The avenue of trees that made up her drive was unusual in a street that had once been nothing more than seaside baches, and on a day like this, it caught and held the cooler air in a tantalising fashion. There was a subtlety about the light, too, that contrasted favourably with the grass verges behind which the rest of us lived. From the day I’d moved to Matiu Street, I’d stopped to rest my eyes on that driveway, and had spent some time imagining the house at the end of it. I’d even volunteered to collect for the SPCA so I could go and see it for myself. I hadn’t met her that time, though, let alone known about her; it was the boy who answered the door. Smells Like Teen Spirit was playing then and it was playing now. The voice of that pained and angry man has become familiar to me, and therefore in some way interesting, but back then I dismissed it as teenage music, heavy on bass and angst.                        

Beyond the music, there was the whine of a speedboat in the bay and the small sounds of metal flexing itself on roofs and gutters against the heat of the sun. And something else. It had dropped heavily from one of the trees. My stomach tensed and I leaned back a little as if about to leave, but the light in the avenue quickly shifted, cohered and became muscular. A cat. It stretched and walked towards me, tail high and white fur sprigged with shadow. Then it was gone, gliding through the iron gate, past my legs and out onto the empty street. The combination of the impossible heat of the day, the dappled avenue, the machine-gun music and the white cat, gathered into a feeling I’d had all week: that I was on the cusp of something. 

Friday, January 7, 2011

Harvey McQueen RIP

The first book on my list of hammock reading over summer was This Piece of Earth (Awa Press) by Harvey McQueen - a fellow Tuesday Poet. I started it on Boxing Day, without knowing Harvey had died on Christmas Day, and finished it three days later drunk on its lovely words. This Piece of Earth is a memoir based around Harvey's passion for gardening and food with segues into his other passions: poetry and education.

It’s a book that above all else begs you to take the time to reconnect physically with the planet: listen to the song of the tui, appreciate the chutzpah of the self-sown seedling, observe the wings of the housefly, delight in the brief scent of the violet, share a bowl of green herb soup. It is written in a way that slows you down, calms you, makes you think again - as Harvey's wonderful blog stoatspring did for me on an almost daily basis.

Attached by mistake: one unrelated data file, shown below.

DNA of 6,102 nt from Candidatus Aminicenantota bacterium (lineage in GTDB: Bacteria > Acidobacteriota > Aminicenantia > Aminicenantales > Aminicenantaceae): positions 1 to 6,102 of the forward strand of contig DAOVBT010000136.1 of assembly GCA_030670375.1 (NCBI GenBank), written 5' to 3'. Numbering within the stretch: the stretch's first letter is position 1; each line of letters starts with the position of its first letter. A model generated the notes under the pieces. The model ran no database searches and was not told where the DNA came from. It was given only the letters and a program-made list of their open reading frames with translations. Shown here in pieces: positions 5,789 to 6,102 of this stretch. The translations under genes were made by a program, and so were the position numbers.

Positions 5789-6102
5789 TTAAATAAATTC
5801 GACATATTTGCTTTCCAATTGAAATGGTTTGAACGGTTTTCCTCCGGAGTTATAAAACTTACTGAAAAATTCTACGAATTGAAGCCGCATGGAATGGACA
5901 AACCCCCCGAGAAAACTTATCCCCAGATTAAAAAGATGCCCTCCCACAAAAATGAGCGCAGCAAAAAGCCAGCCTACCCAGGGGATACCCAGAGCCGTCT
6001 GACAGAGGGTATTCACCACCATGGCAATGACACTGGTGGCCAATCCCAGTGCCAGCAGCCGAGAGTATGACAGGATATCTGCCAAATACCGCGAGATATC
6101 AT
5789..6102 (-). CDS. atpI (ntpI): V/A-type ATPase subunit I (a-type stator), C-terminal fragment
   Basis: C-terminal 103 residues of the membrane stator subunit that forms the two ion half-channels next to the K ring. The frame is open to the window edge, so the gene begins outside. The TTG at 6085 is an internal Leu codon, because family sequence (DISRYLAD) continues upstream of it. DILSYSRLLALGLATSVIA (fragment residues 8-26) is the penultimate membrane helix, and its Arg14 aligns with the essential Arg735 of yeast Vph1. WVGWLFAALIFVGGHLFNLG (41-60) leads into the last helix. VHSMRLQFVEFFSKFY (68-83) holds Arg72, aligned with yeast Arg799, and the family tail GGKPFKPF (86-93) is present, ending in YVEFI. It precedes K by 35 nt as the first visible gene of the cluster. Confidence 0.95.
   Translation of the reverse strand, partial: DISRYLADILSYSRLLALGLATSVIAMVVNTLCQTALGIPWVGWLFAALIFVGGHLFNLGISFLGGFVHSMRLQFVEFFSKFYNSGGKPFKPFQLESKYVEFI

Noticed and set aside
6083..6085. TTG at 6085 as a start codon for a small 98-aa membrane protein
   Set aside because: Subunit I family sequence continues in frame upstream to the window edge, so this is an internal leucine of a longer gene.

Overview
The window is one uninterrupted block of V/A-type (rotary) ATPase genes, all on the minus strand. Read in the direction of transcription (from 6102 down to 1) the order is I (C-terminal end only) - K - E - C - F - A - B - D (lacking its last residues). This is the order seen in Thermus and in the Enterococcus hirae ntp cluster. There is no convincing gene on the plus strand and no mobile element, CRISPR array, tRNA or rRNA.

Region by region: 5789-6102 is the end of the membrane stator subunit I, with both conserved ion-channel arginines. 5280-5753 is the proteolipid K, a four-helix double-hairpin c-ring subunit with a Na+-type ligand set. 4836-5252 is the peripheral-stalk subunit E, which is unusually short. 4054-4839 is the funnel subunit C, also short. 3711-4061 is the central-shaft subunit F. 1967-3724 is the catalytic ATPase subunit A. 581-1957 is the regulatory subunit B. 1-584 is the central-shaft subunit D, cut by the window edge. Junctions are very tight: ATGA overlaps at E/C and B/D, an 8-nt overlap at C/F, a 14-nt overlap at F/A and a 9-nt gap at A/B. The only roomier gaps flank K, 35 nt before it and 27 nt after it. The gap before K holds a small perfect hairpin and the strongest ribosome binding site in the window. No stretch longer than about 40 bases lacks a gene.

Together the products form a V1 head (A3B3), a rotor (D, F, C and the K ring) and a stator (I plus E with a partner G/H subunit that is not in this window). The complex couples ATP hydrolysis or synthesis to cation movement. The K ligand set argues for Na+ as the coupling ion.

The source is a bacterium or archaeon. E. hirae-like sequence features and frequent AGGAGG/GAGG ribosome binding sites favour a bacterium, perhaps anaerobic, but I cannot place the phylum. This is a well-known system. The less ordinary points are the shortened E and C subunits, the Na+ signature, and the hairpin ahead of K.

Here's an extract from the May & June chapter of This Piece of Earth:

The tui whirrs daily. Often a pair of fantails fluster beneath him. As winter proceeds the garden looks increasingly forlorn and dilapidated, but the violets, red pineapple sage, polyanthus, alyssum and resident chrysanthemum try to keep a brave face on things. By early June the freesias and ranunculuses are up, and crocuses and daffodils are breaking through. The Lest We Forget rose has one deep-red bloom. I pick it and present it to Anne. She adds it to the vase of violets I gathered yesterday. (p.230)
A day after finishing the book, I heard Harvey had died. I was devastated. It seemed so incredibly strange, too, to have my head full to brimming with his voice and his words when he was no longer on this earth to say them. And yet, I guess … how it should be for a writer, how he would want it to be. The next day I planted my neglected tomato plants – higgledy-piggledy with an ad hoc sort of frame to grow up, but Harvey would say that didn’t matter, nor the fact of all the self-sown calendula flowers in the vegetable bed. The tomatoes are already putting out flowers and some fruit. Every time I water or weed them I think to myself: this is a Harvey moment. I know I’ll think the same the first time I slice one of my tomatoes on a plate and eat it with olive oil and bread and a glass of good wine.

Tuesday Poem has been very lucky to have had Harvey McQueen as a member and we will miss him. I will post a full tribute on Tuesday Poem this coming week January 11. Meanwhile check out the post that went up this week with links to the Last Post on Harvey's blog, and the tributes by Tuesday Poets in the sidebar.

Rest in Peace, Harvey.